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Japan’s ruling party distributes ‘anti-gaffe manual’ after blunders lead to resignations

  • May 15, 2019
  • , The Mainichi
  • English Press

TOKYO — The ruling Liberal Democratic Party (LDP), which has seen some of its members resign from Prime Minister Shinzo Abe’s Cabinet due to blunders, has distributed a gaffe prevention manual to party members, it has been learned.


The manual, titled “How to Prevent ‘Gaffes’ and ‘Misunderstandings,'” is apparently meant to help party members prepare for the House of Councillors election set for this summer. It comes in the wake of the resignations of Minister in charge of the Tokyo Olympic and Paralympic Games Yoshitaka Sakurada, who had been racking up a pile of gaffes since his appointment, and State Minister of Land, Infrastructure, Transport and Tourism Ichiro Tsukada, who had made a comment implying influence-peddling.


A summary of training sessions given by the LDP’s Public Speeches Division in February and March were compiled into a “Public Speaking Handbook,” and the “gaffe prevention manual” came as an extra edition of the handbook in a single A4-size page. It was distributed in data form to the LDP’s National Diet members, prefectural chapters, and prospective candidates in the upcoming upper house election.


The cautionary manual opens with a warning that one must be aware that “comments can be ‘clipped’ out of context,” and provides specific instructions on how to prevent that from happening. “Droning on and on with a lot of commas increases the risk of having one’s statements ‘clipped.’ By speaking in short sentences with periods, one can reduce excess phrases,” the manual reads.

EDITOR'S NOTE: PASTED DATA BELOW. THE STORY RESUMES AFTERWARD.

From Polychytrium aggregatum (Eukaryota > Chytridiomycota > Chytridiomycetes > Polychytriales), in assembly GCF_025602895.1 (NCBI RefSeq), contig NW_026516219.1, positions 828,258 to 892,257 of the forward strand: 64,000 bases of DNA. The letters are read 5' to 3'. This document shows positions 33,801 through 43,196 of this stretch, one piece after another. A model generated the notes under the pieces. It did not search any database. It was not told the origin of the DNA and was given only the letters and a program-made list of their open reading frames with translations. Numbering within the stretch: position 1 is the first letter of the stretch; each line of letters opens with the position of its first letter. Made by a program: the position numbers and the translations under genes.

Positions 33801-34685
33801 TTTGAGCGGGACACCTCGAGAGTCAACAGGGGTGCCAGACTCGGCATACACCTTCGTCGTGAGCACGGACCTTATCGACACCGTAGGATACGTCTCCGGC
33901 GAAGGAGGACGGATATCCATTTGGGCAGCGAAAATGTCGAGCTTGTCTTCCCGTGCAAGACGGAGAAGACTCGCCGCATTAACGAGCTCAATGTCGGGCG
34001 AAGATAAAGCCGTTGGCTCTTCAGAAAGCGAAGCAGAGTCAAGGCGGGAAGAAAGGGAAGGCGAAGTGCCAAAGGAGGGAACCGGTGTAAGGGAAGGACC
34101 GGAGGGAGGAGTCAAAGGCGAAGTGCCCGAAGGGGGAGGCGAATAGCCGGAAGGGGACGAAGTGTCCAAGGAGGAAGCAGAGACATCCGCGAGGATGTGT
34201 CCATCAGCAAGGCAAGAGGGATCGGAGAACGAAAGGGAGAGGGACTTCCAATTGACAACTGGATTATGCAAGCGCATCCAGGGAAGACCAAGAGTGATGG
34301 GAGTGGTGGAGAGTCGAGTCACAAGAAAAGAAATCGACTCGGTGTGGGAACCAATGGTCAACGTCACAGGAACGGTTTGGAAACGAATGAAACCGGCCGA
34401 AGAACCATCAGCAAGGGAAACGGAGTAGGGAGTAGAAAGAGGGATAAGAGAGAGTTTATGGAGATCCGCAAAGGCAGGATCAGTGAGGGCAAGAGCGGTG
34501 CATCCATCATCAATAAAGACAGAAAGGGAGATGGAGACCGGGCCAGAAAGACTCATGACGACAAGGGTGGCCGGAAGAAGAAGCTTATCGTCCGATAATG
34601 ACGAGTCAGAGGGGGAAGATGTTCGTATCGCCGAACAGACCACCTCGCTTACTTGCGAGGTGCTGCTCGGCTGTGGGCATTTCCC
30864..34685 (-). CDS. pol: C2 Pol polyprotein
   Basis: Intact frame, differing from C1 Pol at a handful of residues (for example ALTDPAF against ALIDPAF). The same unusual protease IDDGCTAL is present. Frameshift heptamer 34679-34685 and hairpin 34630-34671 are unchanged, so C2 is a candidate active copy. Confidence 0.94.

In a section about “‘strong words’ that have a tendency to be used in titles,” the manual lists five types of potentially problematic speech: personal views on historical understanding and political ideology; personal views on gender and LGBT issues; comments that lack consideration toward accidents and disasters; comments about illness and old age; and banter-type expressions that could draw laughs from those close to oneself. “Historical understanding” has an annotation that reads, “It is difficult to apologize for, and has a tendency to become drawn out.” Additionally, there is a warning that “even at private meetings, anyone is capable of leaking photos and videos.”


In closing, the manual reads, “There is a need for greater consideration when referring to ‘the disadvantaged’ and ‘victims,'” and goes on to warn, “Be careful to step on the ‘brakes’ in one’s speech.”


The manual is scrupulous in its instructions, but one source involved with the LDP who saw the manual said, “What a pathetic state of affairs.”


(Japanese original by Shuhei Endo, Political News Department)

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